Over the years, Larry’s pieces have been collected by many noteworthy people. The late Gregory Peck, Oprah Winfrey, James Earl Jones and Eddie Murphy are just some of Larry’s memorable collectors. Larry’s work has been shown in the High Museum of Art in Atlanta, the Smithsonian American Art Museum in Washington, D.C., the Newark Museum in New Jersey, the White House, the Russell Senate Office Building in the Rotunda and at the World Bank. His most recent showings have been at the St. Louis University of Art in Missouri, the Rice University Museum of Art in Texas, the University of Maryland Art Museum and the U.S. Embassy of Manila Art Exhibit held by Harry L. Thomas, Jr. in the Philippines.
Evelyn Braxton, Larry’s cousin, hasn’t been surprised by his creativity and success. She noticed his gift when he was a young child. “He was always different. There was a uniqueness about him that only God could give,” she recalls. A resident of Atlanta and the mother of pop singer Toni Braxton, Evelyn says artistic talent runs in the family; Toni’s children can paint well too.
While she couldn’t put her finger on what made Larry stand out as a young artist, she noticed his intuition and work ethic. When friends visit her home, they’re amazed by his work, and she proudly tells them it’s Cousin Larry’s. “This could not be taught,” Evelyn asserts. “It comes from deep within. It comes from the heart.”
This past year, Larry was commissioned to paint a portrait that required him to dig especially deep — the portrait of Sen. Clementa Pinckney who was killed at the Mother Emanuel AME Church shooting in Charleston in June 2015. Having met Sen. Pinckney around the time he was elected in 2001, Larry remembered his “infectious smile.” While he felt honored to be asked to paint the portrait, he knew it was a mammoth task. Larry met with Jennifer, Clementa’s wife, and two daughters to build a relationship with them as he ultimately wanted the portrait to reflect the role of husband and father as well as senator and minister.
In his preliminary work, he also visited Mother Emanuel AME and wandered around. “I wanted to feel what Sen. Pinckney felt when he walked into that environment. It was important to me to learn as much as I could from people who were close to him,” Larry explains. “I wanted people to view the portrait and see who he was and where he came from.”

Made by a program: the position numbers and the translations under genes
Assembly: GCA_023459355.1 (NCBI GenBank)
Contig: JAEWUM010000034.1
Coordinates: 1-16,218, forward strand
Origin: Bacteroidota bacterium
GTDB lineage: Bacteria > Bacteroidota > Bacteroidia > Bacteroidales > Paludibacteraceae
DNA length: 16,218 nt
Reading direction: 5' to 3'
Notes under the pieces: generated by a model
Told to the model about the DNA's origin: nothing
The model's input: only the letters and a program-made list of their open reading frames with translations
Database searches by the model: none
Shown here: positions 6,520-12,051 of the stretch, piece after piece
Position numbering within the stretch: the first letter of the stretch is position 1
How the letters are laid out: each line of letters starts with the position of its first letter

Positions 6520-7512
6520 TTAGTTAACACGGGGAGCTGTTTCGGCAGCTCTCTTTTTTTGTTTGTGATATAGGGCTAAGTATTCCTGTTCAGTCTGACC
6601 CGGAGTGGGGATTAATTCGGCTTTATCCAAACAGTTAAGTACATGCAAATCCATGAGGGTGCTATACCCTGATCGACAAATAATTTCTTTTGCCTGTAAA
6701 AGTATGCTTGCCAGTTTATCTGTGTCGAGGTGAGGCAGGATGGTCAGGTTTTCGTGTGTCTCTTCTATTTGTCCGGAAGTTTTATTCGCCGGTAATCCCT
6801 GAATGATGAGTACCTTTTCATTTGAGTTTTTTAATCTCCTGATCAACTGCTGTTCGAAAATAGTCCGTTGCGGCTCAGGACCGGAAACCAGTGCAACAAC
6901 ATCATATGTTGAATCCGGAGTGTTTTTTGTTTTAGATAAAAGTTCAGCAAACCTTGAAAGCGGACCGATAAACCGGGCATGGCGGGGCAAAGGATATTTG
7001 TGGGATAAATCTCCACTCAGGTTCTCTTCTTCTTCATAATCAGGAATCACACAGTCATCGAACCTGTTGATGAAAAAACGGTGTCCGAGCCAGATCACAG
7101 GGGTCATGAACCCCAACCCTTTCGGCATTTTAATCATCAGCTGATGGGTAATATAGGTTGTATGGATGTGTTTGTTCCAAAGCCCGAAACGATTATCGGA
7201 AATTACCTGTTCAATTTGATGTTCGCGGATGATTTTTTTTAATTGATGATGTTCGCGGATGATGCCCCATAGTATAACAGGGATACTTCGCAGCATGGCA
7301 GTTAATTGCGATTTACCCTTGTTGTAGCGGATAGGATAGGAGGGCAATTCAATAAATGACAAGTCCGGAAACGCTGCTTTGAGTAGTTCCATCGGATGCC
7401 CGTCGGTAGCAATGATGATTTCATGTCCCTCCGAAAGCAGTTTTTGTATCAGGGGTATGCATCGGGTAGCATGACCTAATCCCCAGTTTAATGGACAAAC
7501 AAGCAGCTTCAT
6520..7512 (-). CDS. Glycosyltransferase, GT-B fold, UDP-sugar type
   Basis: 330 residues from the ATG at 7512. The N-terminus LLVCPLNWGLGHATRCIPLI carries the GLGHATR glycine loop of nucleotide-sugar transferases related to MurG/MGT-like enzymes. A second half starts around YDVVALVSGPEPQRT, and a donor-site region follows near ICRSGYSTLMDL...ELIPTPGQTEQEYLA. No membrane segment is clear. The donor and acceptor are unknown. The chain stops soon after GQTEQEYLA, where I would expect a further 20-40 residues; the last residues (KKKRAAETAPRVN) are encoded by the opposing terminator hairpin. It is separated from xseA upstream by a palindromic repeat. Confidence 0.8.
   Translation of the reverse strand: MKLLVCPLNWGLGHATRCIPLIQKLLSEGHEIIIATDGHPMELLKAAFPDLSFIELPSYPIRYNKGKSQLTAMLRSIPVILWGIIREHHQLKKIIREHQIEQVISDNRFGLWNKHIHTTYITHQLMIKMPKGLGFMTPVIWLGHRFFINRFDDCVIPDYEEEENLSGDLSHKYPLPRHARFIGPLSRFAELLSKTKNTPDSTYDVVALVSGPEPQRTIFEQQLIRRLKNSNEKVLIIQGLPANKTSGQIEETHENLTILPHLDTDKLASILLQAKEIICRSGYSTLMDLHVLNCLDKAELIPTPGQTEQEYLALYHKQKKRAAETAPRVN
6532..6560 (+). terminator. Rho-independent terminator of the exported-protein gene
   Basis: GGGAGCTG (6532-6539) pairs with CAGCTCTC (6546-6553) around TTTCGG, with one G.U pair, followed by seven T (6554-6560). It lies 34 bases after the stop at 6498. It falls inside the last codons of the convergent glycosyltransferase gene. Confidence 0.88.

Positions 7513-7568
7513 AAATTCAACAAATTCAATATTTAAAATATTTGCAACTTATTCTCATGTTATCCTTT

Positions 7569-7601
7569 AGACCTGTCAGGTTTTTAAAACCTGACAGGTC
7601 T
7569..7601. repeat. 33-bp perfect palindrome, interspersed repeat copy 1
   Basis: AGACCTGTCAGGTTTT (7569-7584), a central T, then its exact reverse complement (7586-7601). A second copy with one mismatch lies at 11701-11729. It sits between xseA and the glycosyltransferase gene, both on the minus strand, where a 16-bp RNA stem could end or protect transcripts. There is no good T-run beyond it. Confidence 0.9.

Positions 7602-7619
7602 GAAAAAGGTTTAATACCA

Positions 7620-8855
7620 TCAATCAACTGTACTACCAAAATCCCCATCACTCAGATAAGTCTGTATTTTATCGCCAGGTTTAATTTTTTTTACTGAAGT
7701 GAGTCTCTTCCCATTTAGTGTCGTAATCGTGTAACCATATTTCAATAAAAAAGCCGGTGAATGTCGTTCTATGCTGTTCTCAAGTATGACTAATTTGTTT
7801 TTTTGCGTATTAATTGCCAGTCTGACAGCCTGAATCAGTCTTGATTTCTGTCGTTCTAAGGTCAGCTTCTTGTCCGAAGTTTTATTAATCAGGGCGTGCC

He decided to position Sen. Pinckney — wearing a black suit, red tie and South Carolina lapel pin — in front of Emanuel’s stained-glass windows in the portrait. Not only did he capture that infectious smile, Larry says he also felt as if Sen. Pinckney was with him while he worked on the painting. It now hangs in the Senate chamber at the Statehouse in Columbia.
A federal judge in South Carolina as well as Larry’s friend and supporter, Margaret Seymour, says one of his gifts is capturing the personality and feeling of his subjects. “Larry’s very concerned about what he’s doing and tries to know the subject matter well,” she says. “He cares a lot, and his work is so realistic. Who or whatever he’s painting seems like it could just come off the page, like the person’s in the room.”
Another subject he gravitates toward is nature. Brenda Thompson was introduced to his work through her husband, Larry Thompson, a former United States attorney. “His art is visually engaging. He draws from the beauty of natural surroundings,” Brenda says. “Someone else may see a landscape and say, ‘That’s nice’ and move on, but not Larry. My husband and I have been touched by his work.”
Larry says he’s never lost the willingness to grow and try new things, which he argues is critical for both aspiring artists and professionals. “Always be willing to develop and to experience all that life has to offer,” he says, adding that it’s important to spend time in museums and take an interest in the work of other artists to be successful.
“It’s fun to look at how other artists create. I can always learn something new.”